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Beyond 2000

CALLING ALL ANGELS San Francisco's motley music community doesn't have a genre-specific scene like Seattle, Nashville or Minneapolis; however, the city


San Francisco’s motley music community doesn’t have a genre-specific scene like Seattle, Nashville or Minneapolis; however, the city known for diversity and self-expression claims talented acts of many styles, from hard rock to jazz to avant-garde instrumental music. “San Francisco is more open to creating wilder things, where L.A. is about getting work done,” says producer/engineer Matt Wallace. “There’s more of a joie de vivre in S.F. — anything can happen.”

Mudvayne and crew take a break at The Plant. Front row from left: John Eaton, Ryan Martinie, Jonathan Cahen and assistant engineer Mike Boden. Back row: Chad Gray, Greg Tribbett, studio owner Arne Frager, producer Dave Fortman, engineer Jeremy Parker and Matt McDonough

Photo: Greg Waterman

Certainly, anything can happen in the music biz, including a major bout of housecleaning. If a studio was gasping for air during the late ’90s dotcom madness, the ensuing September 11, 2001, terrorist attacks suffocated it. With less big label money floating around, artists retreated further into their home studios and pondered life as a D.I.Y. artist. Meanwhile, studios determined to survive hunkered down and found new ways to accommodate their clients.

Hyde Street has turned every inch of available space — lounges, bathrooms, you name it — into Pro Tools editing suites. On a related note, Paul Stubblebine moved out of his Hyde Street space and into the former Coast Recorders building in 2002, retrieving its original name after Philip Steir and Craig Silvey put the last slab of butter on Toast. “Coast is run by several people now and there’s sessions every day back there,” Stubblebine says.

Over in Sausalito, Studio D replaced its Amek 9098i with a Digidesign ProControl and Pro Tools|HD system this year. “As music changed over the years, so did the demands of the room,” says co-owner Joel Jaffe. Producer/Talking Head Jerry Harrison, for example, often visits Studio D and The Plant to track and then returns to his own nearby studio, Sausalito Sound, to overdub and mix.

On day one of 2000, The Plant’s facility expanded to include The Plant Mastering, which is run by John Cuniberti. Clients include major-label acts such as Tracy Chapman, the Neville Brothers and the Funky Meters, and locals such as Essence, DJ Shadow, Lyrics Born and others for local hip hop label Quannum Records. In an effort to woo artists out of their home studios, The Plant also redesigned its Studio A for live tracking and added an SSL 9000 J.

In 2001, Carmer teamed with Third Eye Blind to open Morningwood Studios. He’s also finishing up his Berkeley home studio, designed by Chris Pelonis with Rick Ruzzamenti and Bullseye Builders, and armed, like Morningwood, with a Helios console.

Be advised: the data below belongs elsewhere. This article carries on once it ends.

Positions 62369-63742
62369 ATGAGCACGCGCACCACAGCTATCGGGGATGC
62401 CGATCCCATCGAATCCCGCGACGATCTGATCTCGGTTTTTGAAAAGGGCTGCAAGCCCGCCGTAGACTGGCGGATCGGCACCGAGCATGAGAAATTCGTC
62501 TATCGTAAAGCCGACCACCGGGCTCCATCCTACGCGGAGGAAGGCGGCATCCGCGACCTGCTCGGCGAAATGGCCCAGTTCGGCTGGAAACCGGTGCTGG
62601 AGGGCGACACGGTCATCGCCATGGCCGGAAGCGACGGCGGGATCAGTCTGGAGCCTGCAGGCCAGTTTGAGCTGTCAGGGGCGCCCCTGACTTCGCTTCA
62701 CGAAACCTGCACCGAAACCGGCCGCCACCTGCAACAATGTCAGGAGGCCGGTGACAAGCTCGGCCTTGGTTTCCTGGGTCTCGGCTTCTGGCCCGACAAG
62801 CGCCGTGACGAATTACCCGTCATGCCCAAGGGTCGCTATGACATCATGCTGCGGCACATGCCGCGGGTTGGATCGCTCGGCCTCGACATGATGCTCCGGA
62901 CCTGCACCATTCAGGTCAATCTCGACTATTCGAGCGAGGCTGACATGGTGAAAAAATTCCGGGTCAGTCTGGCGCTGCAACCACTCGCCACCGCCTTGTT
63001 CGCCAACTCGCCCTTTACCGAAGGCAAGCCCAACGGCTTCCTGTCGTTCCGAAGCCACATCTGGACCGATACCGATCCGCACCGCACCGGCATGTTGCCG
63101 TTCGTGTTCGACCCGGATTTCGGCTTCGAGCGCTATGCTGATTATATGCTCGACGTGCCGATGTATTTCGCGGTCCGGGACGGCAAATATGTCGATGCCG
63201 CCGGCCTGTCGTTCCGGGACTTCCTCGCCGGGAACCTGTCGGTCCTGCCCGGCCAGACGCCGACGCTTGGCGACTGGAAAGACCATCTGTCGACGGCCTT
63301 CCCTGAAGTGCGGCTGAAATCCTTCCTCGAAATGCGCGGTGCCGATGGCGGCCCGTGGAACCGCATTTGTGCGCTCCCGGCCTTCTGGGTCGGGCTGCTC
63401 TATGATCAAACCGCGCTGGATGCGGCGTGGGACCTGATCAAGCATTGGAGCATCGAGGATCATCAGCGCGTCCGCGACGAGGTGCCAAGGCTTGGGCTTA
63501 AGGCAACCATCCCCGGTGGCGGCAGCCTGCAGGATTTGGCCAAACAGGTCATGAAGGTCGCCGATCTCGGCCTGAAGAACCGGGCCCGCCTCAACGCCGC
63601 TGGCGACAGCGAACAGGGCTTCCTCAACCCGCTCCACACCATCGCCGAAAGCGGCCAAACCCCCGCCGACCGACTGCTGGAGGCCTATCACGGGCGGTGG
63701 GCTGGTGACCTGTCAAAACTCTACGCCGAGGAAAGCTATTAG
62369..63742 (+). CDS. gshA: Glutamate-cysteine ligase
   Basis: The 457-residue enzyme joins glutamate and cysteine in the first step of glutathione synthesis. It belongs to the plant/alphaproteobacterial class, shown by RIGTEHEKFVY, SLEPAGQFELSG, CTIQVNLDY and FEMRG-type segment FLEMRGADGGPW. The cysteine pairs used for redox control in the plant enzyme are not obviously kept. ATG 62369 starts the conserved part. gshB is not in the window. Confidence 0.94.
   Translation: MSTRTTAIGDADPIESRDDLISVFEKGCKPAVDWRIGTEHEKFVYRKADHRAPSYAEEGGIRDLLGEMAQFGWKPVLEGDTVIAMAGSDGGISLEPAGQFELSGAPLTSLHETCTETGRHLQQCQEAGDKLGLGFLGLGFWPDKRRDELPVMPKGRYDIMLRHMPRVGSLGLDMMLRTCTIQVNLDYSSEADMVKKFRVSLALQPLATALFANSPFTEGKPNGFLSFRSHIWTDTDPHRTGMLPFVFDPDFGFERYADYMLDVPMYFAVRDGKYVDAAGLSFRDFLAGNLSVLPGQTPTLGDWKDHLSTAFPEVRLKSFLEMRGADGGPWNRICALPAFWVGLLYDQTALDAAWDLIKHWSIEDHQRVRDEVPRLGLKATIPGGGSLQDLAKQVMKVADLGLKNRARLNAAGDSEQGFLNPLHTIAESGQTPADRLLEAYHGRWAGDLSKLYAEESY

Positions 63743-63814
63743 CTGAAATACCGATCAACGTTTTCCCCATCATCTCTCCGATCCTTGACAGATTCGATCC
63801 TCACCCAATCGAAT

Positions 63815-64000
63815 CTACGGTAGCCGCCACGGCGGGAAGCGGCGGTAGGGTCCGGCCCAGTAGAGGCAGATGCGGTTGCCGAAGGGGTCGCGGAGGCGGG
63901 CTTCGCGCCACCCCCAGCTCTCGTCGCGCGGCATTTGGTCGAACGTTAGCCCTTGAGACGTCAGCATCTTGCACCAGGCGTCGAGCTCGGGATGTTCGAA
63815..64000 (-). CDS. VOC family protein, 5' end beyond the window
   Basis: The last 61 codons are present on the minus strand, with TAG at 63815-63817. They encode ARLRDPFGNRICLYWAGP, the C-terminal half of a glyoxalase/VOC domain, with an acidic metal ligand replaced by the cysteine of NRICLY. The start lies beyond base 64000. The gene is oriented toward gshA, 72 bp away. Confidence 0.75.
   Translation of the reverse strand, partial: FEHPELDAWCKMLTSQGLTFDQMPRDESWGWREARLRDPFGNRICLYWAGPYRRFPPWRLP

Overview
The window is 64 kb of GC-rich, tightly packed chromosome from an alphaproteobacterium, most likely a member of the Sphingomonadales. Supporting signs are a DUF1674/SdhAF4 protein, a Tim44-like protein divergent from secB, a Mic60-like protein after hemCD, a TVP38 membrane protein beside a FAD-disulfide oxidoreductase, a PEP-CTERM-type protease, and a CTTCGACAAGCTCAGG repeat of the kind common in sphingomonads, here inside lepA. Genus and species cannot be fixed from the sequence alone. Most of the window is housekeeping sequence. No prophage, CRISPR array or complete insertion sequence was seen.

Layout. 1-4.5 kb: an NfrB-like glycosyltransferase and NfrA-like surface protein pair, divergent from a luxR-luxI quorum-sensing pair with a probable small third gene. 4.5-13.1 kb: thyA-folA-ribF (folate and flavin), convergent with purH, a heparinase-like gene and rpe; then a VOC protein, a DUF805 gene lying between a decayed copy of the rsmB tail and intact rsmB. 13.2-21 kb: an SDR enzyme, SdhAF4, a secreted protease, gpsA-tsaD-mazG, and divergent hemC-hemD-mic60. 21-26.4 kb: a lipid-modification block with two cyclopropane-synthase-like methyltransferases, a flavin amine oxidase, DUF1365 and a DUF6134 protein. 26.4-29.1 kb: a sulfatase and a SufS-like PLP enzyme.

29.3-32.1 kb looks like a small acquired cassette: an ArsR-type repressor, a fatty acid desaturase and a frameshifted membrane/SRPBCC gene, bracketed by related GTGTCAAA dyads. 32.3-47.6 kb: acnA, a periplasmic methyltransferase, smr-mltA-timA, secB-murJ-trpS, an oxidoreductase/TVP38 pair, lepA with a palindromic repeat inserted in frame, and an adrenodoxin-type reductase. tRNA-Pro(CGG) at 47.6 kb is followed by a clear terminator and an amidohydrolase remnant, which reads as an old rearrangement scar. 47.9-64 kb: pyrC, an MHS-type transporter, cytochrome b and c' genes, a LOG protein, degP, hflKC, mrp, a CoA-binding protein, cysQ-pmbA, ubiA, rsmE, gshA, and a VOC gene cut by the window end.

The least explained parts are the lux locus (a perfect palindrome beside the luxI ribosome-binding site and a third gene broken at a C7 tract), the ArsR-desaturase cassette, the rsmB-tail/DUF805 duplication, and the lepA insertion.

Feeling the effects of the more remote, workstation-driven recording process, Howard Johnston and Susan Skaggs sold Different Fur to indie label Klepto Records. “A band could come in and I wouldn’t hear a lick of music,” says Skaggs of her reason to sell. “The job just didn’t seem that creative anymore.” Skaggs says she was “never happier” than during her years in the studio biz, but recently moved into a new home in San Diego, Calif., and is pursuing a real estate license. Johnston, who now works as an independent engineer, works mostly at SF Soundworks, which opened its doors last year.

As the recording industry dusts itself off and gets used to new business models, San Francisco shows promising signs of growth. The Donnas caught mainstream attention with their Plant/Fantasy-recorded, Jason Carmer — produced album, Spend the Night, on Lookout Records. John Vanderslice praises 21-year-old harpist Joanna Newsom, while Cuniberti compliments singer/songwriters Beth Waters and Michael Joy. Other local luminaries include Soulsides offshoots Lyrics Born, Latyrx and Blackalicious, alternative act Essence and mainstays such as Chris von Sneidern and Chuck Prophet, both 20-year vets of the S.F. scene who continue to release good work.

Mark Needham and former 415 Records founder Jeff Saltzman opened a new East Bay studio this year and have developed acts such as The Killers, The Lovemakers (Interscope) and Drama (Fierce Panda). Carmer just finished a couple of songs for The Peels for Dim-Mak/Capitol. SF Soundworks president Tony Espinoza works closely with local bands such as Rogue Wave (SubPop) and Strata (Windup Records). On a broader level, the Recording Academy’s San Francisco chapter regularly hosts special events to educate, grow and unite the local music community.

Just as importantly, as electronic and urban music finds its way further into the mainstream, some of the world’s best DJs either live in or make regular visits to San Francisco, with electronic collectives such as Naked Music, Asphodel Records, Invisibl Skratch Piklz, DJs Dan the Automator and DJ Shadow, and “future music” label Om Records calling the city home.

“People just have to find new ways to express themselves,” Carmer says. “The Bay Area is a special place. It’s real conducive to creativity. I fully expect some 17-year-old kids who’ve got something to say to pop out of the woodwork and say it. And hopefully I’ll be here to record them.”

Okay, so this has nothing to do with S.F. Studios, but if you want to read about Tony Bennett’s recording of “I Left My Heart in San Francisco”, click here.